September 13, 2016
by Wendy Walter
McCarthy Holthus, LLP – USFN Member (Washington)
The Consumer Financial Protection Bureau (CFPB or Bureau) announced its long-awaited changes to the mortgage servicing rules on August 4, 2016. The Bureau fulfilled its commitment to revisiting the exemptions given for borrowers in bankruptcies, it promulgated protections for successors in interest, and it amended loss mitigation rules to further address borrowers facing foreclosure. Adding icing to this regulatory cake, the Bureau also issued an interpretive rule under the FDCPA and provided an anticipated safe harbor for servicer communication that is required to comply with the mortgage servicing rules. This article focuses on the foreclosure-related provisions of these amendments, summarizing the general servicing policies and the loss mitigation application changes. To view CFPB’s Executive Summary, please visit: http://www.consumerfinance.gov/documents/805/08042016_cfpb_Mortgage_Servicing_Executive_Summary.pdf.
Default servicers and law firms should take note that these rules will not be the sea change of the 2014 rules but, in reviewing feedback, the Bureau took care to further clarify the intersection of loss mitigation and foreclosure. The relevant foreclosure-related rules are effective 12 months from the date they are published on the Federal Register; rules relating to successors in interest and periodic statements for borrowers in bankruptcy are effective 18 months from the date of publication in the Federal Register.
General Servicing Procedures affecting Foreclosure Counsel Communication
The Bureau amended the official interpretation to section 12 CFR 1024.38 to require that servicer policies and procedures “promptly inform servicer provider personnel handling foreclosure proceedings that the servicer has received a complete loss mitigation application and promptly instruct foreclosure counsel to take any step required by 12 CFR 1024.41(g).” The purpose of this amendment is to make it clear that counsel might need time to assist the servicer to comply with the rule prohibiting moving for judgment or order of sale or conducting a foreclosure sale when a complete loss mitigation application has been received. The Bureau’s modification on this piece is far less draconian than the original proposal, and it is here that the work of the USFN’s task force handling comments to the proposed rule should be commended. Earlier versions would have required dismissal of a case as a consequence of failing to properly stop entry of a judgment or order of sale.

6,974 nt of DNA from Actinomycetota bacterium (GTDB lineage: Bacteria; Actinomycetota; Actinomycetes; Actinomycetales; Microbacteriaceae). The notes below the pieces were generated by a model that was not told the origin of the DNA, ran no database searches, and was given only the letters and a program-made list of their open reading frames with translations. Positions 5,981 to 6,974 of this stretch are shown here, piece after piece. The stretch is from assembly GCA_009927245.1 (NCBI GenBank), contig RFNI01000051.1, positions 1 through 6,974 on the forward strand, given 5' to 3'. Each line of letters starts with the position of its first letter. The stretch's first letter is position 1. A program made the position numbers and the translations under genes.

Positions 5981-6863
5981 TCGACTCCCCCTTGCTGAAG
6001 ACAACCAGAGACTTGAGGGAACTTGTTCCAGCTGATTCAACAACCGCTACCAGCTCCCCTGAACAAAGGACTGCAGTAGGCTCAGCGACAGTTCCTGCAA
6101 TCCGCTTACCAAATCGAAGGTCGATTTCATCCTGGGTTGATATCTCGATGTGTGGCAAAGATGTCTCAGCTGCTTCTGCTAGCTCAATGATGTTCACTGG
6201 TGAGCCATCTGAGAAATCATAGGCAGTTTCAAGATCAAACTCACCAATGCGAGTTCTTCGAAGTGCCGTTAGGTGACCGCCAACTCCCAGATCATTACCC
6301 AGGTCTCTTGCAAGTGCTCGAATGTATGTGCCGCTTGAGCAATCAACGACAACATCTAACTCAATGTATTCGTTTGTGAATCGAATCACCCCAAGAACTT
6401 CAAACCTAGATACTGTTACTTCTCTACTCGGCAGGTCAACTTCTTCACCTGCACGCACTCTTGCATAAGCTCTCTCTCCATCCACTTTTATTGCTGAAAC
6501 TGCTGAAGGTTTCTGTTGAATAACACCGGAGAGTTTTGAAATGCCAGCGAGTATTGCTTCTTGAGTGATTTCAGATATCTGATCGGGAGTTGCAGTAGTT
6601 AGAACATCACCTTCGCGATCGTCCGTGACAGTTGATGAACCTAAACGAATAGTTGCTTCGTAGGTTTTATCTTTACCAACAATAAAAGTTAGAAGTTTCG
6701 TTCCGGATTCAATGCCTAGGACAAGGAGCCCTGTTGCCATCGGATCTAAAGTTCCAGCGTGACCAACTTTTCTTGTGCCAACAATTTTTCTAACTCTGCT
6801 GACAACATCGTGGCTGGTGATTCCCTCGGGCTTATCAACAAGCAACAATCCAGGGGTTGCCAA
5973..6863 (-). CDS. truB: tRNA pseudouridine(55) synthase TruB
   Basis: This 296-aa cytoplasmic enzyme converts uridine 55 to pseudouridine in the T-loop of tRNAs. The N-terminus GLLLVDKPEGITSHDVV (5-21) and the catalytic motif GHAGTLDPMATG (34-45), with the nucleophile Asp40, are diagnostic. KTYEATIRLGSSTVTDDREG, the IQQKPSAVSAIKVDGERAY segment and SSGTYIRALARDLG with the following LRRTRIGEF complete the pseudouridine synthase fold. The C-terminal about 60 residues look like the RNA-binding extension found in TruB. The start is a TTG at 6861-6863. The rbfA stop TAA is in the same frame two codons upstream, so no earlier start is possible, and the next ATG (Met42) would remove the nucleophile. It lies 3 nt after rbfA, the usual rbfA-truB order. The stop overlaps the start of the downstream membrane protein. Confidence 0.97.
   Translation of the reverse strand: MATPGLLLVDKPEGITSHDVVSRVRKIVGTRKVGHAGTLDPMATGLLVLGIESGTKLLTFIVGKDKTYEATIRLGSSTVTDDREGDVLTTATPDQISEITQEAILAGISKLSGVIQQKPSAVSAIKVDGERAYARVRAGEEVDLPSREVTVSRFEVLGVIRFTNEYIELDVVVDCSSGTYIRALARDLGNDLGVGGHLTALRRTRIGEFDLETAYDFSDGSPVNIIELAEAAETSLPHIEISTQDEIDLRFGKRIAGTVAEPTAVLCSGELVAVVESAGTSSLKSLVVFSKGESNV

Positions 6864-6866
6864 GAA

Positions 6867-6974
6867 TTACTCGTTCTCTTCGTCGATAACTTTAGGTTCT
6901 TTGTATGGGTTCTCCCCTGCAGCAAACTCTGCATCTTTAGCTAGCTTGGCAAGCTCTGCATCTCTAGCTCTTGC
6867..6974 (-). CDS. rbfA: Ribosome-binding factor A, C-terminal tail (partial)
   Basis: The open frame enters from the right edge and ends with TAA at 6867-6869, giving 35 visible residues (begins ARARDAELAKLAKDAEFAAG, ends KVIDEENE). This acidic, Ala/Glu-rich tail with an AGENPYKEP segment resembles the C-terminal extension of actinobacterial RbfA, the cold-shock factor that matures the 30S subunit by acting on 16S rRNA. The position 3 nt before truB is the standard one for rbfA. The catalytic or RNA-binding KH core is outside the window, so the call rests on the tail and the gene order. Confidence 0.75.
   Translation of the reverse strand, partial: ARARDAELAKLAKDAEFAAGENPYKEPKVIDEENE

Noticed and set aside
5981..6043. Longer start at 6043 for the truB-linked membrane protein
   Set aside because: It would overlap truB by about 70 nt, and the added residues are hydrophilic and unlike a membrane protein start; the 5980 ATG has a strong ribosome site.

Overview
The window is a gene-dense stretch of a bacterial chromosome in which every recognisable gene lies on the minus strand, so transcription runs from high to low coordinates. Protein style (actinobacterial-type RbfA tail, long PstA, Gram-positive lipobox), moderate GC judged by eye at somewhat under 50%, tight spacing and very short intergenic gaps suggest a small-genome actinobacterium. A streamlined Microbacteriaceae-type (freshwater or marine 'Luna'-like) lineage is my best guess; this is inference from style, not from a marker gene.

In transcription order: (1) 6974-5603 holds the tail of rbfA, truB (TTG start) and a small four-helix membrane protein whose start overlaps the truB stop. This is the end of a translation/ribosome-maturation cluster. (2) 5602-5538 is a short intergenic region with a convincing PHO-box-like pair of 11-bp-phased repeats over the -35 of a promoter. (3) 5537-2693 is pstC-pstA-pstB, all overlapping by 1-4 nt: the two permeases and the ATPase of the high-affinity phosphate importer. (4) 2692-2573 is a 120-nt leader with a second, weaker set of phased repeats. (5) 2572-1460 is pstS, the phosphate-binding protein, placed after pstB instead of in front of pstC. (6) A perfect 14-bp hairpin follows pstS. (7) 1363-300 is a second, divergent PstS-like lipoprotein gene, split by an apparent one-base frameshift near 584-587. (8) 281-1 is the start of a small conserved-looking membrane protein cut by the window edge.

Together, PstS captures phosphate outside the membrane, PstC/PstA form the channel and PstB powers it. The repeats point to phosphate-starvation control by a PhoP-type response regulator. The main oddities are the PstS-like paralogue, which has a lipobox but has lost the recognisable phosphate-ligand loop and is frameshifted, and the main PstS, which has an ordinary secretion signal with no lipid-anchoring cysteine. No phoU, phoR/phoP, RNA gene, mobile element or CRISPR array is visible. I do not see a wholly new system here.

Notice of Complete Loss Mitigation Application
To provide clarity and more certainty as to when a servicer determines a loss mitigation application to be complete, the amended rules require that the servicer provide a written notice to the borrower no later than five days after receiving a complete loss mitigation application. The notice must contain the receipt date of the completed application, the list of foreclosure protections to which the borrower is entitled, and whether there might be additional protections under state law. As counsel, it is worth consideration to request a copy of this letter in order to show the court that a case needs to be continued pending the completion of the loss mitigation review and compliance with the federal loss mitigation rules. The CFPB stopped short of requiring that the servicers provide this to counsel but, clearly, it might be good information to have. Notably, the Bureau did not require in the final rule that this notice contain the foreclosure sale date. The original proposal had this data point on the proposed notice, and the USFN task force worked with the CFPB to explain how difficult it would be to get this right and to not create unnecessary confusion to the borrower.
More than One Bite at the Loss Mitigation Apple
Servicers are now required to consider more than one loss mitigation application for the life of the loan. In other words, a borrower’s foreclosure must be stopped for every single complete loss mitigation submission, if prior to the 37 days preceding a foreclosure sale. There is no more exception to the loss mitigation rule for a borrower on his or her second or third loss mitigation application. The ability to obtain a second set of loss mitigation rights only applies, however, to those borrowers who become current on payments anytime between their prior complete loss mitigation application and a subsequent loss mitigation application.
In the winter 2017 edition of the USFN Report, I will further elaborate on the foreclosure- and loss mitigation-related provisions of these rule amendments. Stay tuned to the USFN publications for more details.
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Note for consideration of the USFN Award of Excellence: This article is not a "Feature."